Engaging employees with a future-focused recognition strategy
After operating in crisis mode because of the COVID-19 pandemic, employees are making it clear that they expect more from their companies and jobs. Whether it is more flexibility in their work-life balance or recognition for their contributions, the challenge today for C-level executives and leadership is making the investments that ensure everyone wins.
To help organisations build a more effective employee recognition strategy, Achievers has launched a new eBook titled, The case for employee recognition, which highlights the new challenges of inspiring all employees.
For instance, with a hybrid work model beginning to emerge as some workers begin to return to the office while others continue to work from home, employers will need to create a culture that engages and retains employees, wherever they are.
Employee recognition, highlighted Achievers, helps organisations align employees to business objectives by reinforcing behaviours tied to corporate results. It also solidifies employees’ emotional connection with their organisation and values, making them more engaged.
Alignment, engagement and recognition, added Achievers, are key to driving business success on a daily basis. That is because engaged, aligned and recognised employees will work harder to satisfy customers, and in turn, create greater shareholder value.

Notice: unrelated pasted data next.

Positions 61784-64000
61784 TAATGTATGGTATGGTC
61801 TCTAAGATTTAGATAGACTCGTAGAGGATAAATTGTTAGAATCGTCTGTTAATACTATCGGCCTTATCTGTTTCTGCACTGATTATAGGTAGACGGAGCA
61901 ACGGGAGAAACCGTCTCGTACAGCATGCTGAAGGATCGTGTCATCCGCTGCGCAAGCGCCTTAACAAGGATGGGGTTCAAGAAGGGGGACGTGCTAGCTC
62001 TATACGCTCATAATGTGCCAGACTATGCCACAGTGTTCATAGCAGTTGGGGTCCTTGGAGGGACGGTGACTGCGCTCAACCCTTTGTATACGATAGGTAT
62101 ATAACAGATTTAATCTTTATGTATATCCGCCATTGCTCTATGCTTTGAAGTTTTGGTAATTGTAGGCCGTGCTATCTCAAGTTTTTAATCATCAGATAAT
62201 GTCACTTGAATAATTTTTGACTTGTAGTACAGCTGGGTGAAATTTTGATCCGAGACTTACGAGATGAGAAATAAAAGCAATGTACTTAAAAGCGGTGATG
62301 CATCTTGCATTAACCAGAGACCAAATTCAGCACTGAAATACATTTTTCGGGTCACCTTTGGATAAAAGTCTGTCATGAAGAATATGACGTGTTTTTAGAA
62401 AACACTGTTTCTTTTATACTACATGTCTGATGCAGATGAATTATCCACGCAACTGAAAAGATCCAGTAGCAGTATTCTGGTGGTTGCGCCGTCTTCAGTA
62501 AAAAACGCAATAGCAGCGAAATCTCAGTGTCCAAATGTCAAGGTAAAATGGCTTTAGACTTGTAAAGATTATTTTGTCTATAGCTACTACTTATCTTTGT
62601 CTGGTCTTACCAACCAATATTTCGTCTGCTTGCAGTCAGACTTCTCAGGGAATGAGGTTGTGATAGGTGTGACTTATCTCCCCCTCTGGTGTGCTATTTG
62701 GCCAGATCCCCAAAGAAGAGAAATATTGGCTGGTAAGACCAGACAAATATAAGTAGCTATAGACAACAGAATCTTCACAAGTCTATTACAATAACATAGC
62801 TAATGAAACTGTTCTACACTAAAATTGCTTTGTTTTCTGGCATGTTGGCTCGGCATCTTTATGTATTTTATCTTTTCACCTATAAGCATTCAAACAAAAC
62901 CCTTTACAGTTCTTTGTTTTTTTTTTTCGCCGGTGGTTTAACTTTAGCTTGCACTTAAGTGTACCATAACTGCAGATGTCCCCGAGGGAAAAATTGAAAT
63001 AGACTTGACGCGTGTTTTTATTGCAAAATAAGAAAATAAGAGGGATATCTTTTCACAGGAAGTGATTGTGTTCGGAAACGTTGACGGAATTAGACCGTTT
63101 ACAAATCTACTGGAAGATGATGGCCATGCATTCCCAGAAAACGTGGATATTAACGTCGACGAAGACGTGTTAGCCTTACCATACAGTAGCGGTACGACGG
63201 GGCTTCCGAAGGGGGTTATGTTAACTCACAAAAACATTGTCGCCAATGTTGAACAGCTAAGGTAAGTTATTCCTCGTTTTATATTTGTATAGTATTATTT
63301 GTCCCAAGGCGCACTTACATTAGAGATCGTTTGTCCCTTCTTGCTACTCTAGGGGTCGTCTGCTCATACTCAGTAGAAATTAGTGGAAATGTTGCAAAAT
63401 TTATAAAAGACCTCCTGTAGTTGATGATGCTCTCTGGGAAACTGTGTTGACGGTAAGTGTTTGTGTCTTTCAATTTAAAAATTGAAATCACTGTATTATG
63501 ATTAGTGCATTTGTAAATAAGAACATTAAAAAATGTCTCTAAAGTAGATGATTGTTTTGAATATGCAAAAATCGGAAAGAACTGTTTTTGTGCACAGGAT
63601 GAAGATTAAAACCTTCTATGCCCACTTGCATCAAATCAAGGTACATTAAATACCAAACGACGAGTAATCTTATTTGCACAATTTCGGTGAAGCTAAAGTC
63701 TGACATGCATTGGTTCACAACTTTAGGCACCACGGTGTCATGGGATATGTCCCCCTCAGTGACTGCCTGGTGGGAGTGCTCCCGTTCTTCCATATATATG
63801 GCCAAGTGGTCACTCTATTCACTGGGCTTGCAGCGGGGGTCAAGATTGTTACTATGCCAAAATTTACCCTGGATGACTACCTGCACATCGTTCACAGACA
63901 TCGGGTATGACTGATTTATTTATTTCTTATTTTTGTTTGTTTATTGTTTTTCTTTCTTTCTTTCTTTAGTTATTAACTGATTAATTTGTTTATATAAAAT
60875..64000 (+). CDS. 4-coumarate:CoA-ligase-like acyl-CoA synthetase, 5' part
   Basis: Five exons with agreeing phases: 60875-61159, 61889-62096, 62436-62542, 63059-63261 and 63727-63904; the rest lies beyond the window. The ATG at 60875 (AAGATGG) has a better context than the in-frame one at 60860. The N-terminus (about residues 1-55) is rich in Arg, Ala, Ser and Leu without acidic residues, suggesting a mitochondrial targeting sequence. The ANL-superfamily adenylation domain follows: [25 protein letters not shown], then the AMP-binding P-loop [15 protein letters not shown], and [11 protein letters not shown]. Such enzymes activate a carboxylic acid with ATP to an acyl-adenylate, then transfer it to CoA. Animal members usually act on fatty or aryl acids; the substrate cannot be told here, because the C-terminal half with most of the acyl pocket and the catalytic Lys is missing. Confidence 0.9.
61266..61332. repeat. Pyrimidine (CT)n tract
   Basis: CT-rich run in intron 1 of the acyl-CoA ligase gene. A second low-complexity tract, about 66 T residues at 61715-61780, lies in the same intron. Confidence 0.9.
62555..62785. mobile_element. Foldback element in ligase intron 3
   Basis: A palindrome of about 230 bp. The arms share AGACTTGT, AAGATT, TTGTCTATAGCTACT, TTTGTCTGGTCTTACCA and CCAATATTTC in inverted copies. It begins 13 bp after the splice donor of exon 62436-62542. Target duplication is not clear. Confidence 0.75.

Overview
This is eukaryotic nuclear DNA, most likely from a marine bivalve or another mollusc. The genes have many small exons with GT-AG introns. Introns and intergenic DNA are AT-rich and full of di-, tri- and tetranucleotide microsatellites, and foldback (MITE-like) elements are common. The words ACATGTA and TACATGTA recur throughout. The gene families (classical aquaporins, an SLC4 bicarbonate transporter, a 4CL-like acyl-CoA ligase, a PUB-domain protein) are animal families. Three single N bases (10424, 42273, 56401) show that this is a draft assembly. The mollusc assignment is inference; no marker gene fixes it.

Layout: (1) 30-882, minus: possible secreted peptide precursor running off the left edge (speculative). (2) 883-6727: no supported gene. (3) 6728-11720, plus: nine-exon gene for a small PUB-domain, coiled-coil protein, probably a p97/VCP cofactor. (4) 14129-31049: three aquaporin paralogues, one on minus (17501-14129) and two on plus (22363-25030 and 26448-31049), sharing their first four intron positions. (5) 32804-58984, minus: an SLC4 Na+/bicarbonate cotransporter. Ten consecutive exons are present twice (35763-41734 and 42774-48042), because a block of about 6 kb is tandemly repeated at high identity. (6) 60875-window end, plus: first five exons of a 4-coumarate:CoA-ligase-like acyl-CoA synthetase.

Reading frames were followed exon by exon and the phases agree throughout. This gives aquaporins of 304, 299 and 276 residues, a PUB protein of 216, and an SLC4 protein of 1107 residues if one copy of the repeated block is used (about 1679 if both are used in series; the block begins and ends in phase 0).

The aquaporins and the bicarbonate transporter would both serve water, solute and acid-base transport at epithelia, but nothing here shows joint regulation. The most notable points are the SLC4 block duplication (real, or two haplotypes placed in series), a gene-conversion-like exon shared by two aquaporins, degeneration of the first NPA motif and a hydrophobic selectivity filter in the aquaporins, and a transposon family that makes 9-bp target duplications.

To ensure an organisation’s employee recognition strategy achieves the best results, senior leaders needed to be actively involved in the process. To convince C-level executives to buy into the organisation’s employee recognition strategy, speak their language, Achievers advised.
For instance, highlight to them how employee recognition increases retention and saves hiring and training costs. Provide them with evidence of the outcomes that can be achieved from a recognition strategy that engages and aligns employees.
As organisations look to move successfully beyond the pandemic, their recognition and rewards efforts must also have an impact and clearly delivers return-on-investment (ROI), Achievers pointed out, because traditional rewards methods will not longer be effective in today’s new world of work.
Instead, take strategic and specific actions. Start by gathering relevant information about the organisation and do not be afraid to ask tough questions. Then, survey employees to determine if the organisation has low or average engagement scores.
Then, present the findings to executives and show them how company costs can be reduced, and results that matter most can be positively impacted by revealing the ROI of employee recognition.
An employee recognition strategy with buy-in from senior leaders can transform the organisation by creating a culture of recognition that promotes strong engagement and keeps the business strong, even in the face of crisis and uncertainty, Achievers concluded.
Click here for the full report, and discover how to create an organisation-wide purpose that helpe employees connect to the bigger picture.